Fashion in 1970s China: An Opening Door

April 9, 2012
Editor: Sun Xi

The full decade of the Cultural Revolution movement from 1966 to 1976 saw China's fashion go underground, buried under a sea of grass green army uniforms and Mao suits. But by the end of the year 1976, the winter of fashion discontent was finally over and the ice was beginning to melt.

People's dressing began to get more and more colorful and Western 'fancy dress' quietly crept into the country. Gradually, people's aesthetic awareness began to awaken. The traditional Chinese love of beauty, for so long repressed, was starting to surface again.

In 1978, the official political order of reform and opening up had not yet been publicly released, but the fashion revolution had already started on the streets. The popularity in Hong Kong and Taiwan of the bell-bottoms so captivatingly worn by heartthrob crooner Elvis Presley, also impacted on Mainland China.

As in most style revolutions, the first to pioneer the daring new figure hugging pants were film celebrities of the day. However in Mainland China, the first people to wear them on the streets were greeted with distaste by the older generation.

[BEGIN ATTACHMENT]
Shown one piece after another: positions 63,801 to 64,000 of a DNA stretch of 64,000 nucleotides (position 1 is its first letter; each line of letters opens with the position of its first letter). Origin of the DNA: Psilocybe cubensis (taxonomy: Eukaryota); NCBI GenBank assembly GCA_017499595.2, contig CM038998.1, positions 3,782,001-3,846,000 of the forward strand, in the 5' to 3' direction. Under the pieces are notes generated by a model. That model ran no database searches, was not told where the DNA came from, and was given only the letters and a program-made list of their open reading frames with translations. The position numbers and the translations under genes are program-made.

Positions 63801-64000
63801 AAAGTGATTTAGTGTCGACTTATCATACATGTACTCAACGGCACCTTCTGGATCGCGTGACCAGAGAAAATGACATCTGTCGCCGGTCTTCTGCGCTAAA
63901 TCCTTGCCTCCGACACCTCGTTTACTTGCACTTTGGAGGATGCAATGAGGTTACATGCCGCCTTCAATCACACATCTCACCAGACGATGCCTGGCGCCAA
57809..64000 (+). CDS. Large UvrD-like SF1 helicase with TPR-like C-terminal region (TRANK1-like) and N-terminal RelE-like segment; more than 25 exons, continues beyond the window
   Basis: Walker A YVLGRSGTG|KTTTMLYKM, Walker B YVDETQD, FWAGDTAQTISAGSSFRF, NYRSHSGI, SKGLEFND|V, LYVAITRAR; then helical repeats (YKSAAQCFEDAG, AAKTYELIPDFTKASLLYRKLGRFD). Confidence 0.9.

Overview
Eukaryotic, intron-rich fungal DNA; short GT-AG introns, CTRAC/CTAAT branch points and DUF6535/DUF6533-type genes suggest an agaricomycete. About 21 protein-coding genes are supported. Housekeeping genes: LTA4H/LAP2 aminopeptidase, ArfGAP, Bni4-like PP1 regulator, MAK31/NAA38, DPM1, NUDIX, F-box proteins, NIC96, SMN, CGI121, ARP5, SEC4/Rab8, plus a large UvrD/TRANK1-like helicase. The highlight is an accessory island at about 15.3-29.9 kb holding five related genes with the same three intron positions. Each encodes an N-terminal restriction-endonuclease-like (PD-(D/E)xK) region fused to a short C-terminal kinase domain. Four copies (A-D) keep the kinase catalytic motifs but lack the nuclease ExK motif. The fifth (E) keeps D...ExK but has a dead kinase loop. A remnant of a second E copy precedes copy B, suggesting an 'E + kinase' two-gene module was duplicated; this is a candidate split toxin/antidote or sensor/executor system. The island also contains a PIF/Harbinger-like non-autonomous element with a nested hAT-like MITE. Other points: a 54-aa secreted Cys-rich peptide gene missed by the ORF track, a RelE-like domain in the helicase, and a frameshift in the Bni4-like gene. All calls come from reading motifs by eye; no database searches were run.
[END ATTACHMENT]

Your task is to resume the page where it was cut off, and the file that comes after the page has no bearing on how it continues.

This era saw the most dramatic changes in Chinese dress culture. In the late 1970s, many events of cultural significance happened.

The Jiang Qing Shirtwaist Dress 

Girls wearing the Jiang Qing shirtwaist dress []

Girls wearing the Jiang Qing shirtwaist dress []

China's self-imposed exile from international cultural and economic communication during the Cultural Revolution was reflected in its citizens' dressing styles.

In 1974, Jiang Qing, third wife of Chairman Mao, commissioned designers from Beijing, Tianjin and Shanghai to design a dress that incorporated characteristics of Tang, Song, Yuan, Ming and Qing Dynasty women's wear.

"Make the past serve the present," she said. "No worshipping Western style dressing."

On October 14 of the same year, this hybrid dress was unveiled in Tianjin. After making a few amendments, Jiang personally named it the Jiang Qing dress.

Women cadres of all shapes and sizes were quick to follow her lead in wearing the style, which in reality only flattered those with slim figures. On sale everywhere, certain units judged the correctness of their employees' political attitudes according to whether or not they wore the Jiang Qing frock.

The political imperative behind its promotion, however, did not make the dress popular.

While China's long fashion freeze more or less ended with the last year of the Cultural Revolution in 1976, traces of it still lingered, in the form of army uniforms. 

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